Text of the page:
A SELF-esteem and body confidence event due to take place in Glasgow next month has met with mixed reactions.

Campaigners have both praised and criticised the conference, saying it helps to raise awareness but also claiming it is cashing in.

Created by 38-year-old Glaswegian Lindsay Reid, Body Confidence Live proved a hit with attendees across the country after its launch in Glasgow in March last year.

The conference has been praised by body-positivity campaigners including Mandy Rose Jones - creator of The Empowered Woman Project - who commended the event and organisers for openly speaking about self-esteem issues.

Mandy said: “Events like this which are becoming more frequent and accessible are massively important because they give a platform to diverse bodies and voices.

“We still have a long way to go but the conversations are happening and events like these can only be beneficial to everyone.

Mandy also stressed the need for more open-mindedness when it came to accepting different types of bodies in society.

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“It’s so important to provide representation to “normal” bodies and create new spaces for traditionally marginalised bodies.”

Despite the increase in awareness of the body positivity movement, Mandy, like many other campaigners, still feel that there is much more to do for bodies of all shapes and sizes to be accepted.

“I’m always hopeful when I see more diversity on the catwalk as that’s traditionally where the body types were pigeon-holed but unfortunately there are still designers who refuse to indulge a positive body image.

“I think it’s toxic and damaging to the body positivity community to disregard or exclude anyone. The whole point in the movement is so everyone is included. I have held events myself and I’m 10/12 which some of the BoPo activists claim is “thin” but it’s all relative to the individual... I’ve had eating disorders in the past and so keeping my weight UP is the challenge for me. It’s all relative and no one’s journey is the same.”

The event and similar campaigns have also come under fire from some body positivity campaigners who have branded it a cash-grab.

Glasgow-based Ly H Kerr – a plus-sized blogger and body positivity campaigner - runs her own blog Something In The Way She Moves.

She describes the conference as “money making”, claiming that many of the women involved with the conference prey on the insecurities of women by selling them workout videos, diet plans and self-help books through a series of “buzzwords”.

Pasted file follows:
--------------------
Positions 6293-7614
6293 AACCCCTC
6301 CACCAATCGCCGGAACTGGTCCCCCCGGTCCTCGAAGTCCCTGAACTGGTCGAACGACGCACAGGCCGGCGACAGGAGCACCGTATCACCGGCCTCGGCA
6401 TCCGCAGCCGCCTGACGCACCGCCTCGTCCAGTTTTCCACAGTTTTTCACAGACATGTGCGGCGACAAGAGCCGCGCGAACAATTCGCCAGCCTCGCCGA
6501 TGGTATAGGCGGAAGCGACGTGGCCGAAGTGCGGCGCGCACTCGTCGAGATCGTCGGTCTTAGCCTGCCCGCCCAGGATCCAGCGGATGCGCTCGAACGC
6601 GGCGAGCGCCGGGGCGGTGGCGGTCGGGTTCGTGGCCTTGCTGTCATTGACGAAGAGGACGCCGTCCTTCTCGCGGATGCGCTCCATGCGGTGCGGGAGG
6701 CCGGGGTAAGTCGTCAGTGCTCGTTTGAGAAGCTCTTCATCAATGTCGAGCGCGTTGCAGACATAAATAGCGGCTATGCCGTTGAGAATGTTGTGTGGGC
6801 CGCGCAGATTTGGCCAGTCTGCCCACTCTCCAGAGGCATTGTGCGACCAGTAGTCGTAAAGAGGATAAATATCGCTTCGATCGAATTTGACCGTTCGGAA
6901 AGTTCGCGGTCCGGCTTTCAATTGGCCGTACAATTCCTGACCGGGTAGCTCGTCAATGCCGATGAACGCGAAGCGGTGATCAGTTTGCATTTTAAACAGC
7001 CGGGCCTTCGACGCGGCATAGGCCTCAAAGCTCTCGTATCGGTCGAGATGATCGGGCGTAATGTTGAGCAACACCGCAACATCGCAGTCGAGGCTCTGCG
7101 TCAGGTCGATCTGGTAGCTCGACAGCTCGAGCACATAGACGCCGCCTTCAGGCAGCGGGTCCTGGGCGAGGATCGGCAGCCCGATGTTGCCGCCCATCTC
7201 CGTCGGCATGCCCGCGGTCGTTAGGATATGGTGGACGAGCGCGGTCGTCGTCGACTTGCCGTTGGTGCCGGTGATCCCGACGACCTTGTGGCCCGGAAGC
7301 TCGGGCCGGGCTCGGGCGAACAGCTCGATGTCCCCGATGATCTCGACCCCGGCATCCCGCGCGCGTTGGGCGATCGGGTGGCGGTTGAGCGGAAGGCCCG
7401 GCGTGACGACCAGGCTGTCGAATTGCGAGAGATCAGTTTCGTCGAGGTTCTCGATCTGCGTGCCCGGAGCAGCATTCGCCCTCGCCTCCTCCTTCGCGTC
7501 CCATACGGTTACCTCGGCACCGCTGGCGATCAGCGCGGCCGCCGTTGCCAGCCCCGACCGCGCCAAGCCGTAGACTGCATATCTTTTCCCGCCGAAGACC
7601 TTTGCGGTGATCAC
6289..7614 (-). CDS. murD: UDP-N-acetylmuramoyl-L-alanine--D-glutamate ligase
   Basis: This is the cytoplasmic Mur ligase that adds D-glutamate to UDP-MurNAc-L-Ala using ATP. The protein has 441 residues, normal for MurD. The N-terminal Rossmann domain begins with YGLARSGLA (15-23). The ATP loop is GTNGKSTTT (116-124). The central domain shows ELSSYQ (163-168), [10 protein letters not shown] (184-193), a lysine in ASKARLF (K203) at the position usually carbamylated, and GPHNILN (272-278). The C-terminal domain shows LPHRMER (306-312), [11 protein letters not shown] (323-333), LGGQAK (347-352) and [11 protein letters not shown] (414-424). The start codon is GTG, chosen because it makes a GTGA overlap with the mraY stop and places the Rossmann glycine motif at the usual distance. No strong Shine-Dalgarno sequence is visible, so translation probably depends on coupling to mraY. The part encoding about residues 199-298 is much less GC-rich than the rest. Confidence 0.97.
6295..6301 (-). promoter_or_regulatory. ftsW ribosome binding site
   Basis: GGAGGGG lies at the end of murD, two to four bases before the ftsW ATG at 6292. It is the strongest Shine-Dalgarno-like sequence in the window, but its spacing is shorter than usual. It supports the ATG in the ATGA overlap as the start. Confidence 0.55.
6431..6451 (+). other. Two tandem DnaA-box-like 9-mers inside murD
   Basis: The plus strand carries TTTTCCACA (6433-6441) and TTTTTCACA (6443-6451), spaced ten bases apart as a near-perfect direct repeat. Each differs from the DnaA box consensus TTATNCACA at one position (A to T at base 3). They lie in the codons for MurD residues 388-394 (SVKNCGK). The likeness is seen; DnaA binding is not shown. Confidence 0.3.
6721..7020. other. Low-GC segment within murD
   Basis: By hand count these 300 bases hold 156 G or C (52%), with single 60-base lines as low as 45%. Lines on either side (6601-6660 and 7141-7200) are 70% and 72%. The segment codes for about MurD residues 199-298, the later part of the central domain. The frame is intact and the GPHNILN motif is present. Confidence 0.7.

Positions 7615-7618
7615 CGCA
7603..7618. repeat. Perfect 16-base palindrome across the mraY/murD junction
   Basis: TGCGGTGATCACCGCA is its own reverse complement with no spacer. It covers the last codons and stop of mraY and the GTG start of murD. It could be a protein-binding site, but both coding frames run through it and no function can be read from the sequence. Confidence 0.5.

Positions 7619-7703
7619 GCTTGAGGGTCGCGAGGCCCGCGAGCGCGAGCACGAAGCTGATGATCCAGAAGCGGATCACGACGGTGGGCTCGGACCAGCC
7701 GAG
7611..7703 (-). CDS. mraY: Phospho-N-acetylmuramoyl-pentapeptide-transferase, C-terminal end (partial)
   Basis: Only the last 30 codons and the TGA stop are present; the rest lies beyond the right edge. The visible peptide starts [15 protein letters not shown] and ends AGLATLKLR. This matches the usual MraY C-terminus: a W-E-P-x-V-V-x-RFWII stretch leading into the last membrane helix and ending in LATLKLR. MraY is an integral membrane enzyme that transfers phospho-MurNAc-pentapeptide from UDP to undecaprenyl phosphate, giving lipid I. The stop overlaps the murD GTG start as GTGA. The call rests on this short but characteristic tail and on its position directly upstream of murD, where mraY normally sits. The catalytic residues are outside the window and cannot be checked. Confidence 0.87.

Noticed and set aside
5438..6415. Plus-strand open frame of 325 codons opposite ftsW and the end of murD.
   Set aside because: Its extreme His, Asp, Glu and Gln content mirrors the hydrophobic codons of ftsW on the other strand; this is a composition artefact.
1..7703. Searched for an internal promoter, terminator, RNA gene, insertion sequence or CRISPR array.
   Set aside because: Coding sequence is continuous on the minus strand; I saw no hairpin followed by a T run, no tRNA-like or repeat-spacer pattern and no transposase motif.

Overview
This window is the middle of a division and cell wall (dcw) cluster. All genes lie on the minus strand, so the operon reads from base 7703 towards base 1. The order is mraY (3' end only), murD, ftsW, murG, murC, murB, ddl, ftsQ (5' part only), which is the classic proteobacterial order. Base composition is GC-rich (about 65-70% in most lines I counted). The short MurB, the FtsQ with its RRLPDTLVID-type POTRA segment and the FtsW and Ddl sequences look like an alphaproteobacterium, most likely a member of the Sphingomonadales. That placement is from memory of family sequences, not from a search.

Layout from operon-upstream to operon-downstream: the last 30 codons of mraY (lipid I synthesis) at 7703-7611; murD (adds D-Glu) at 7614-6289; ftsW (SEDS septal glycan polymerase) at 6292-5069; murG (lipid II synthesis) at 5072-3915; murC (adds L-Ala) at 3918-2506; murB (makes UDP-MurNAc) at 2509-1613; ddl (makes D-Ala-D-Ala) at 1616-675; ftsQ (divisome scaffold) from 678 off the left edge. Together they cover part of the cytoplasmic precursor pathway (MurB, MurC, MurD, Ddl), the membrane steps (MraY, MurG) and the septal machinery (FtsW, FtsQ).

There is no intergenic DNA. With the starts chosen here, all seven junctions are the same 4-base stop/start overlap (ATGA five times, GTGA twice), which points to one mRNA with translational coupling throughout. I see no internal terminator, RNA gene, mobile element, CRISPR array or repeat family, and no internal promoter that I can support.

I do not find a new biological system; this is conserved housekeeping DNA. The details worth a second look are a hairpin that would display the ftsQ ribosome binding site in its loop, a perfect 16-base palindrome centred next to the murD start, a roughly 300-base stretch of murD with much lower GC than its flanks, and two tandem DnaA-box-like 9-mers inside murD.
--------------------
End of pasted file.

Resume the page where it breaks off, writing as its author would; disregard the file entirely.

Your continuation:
“It appears to be an event that isn’t body positive, trying to cash in on the raised awareness of the BoPo [body positive] movement.

“As a fat woman and activist, I find it cynical and exploitative. There are lots of genuine BoPo writers and bloggers trying to teach and inspire other woman without selling them anything.

“Diet culture is not body positivity.”

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Lindsay Reid responded to her comment, saying: "The reality is that I have spent thousands of pounds of my own money running these events as I believe they are needed and we know from the feedback that people really benefit from them. And I have run them in my spare time alongside my day job. We have also donated hundreds of pounds to various charities from our previous events, as well as providing free tickets for charities. 

"Our contributors talk about their own body confidence and mental health journeys and promote health, confidence, positivity and wellbeing....I think before people pass comment on our events, they should find out more about them or better still, come along and enjoy the feel-good atmosphere we create like so many other people have done."

Body Confidence Live has proved a success with audiences, with previous events having seen the likes of TOWIE alumni Ferne McCann speaking candidly about her struggles with body image in the spotlight.

The events also focus on career confidence and overall wellbeing.

Body Confidence Live takes place on Saturday October 26 at Tron Theatre in Trongate.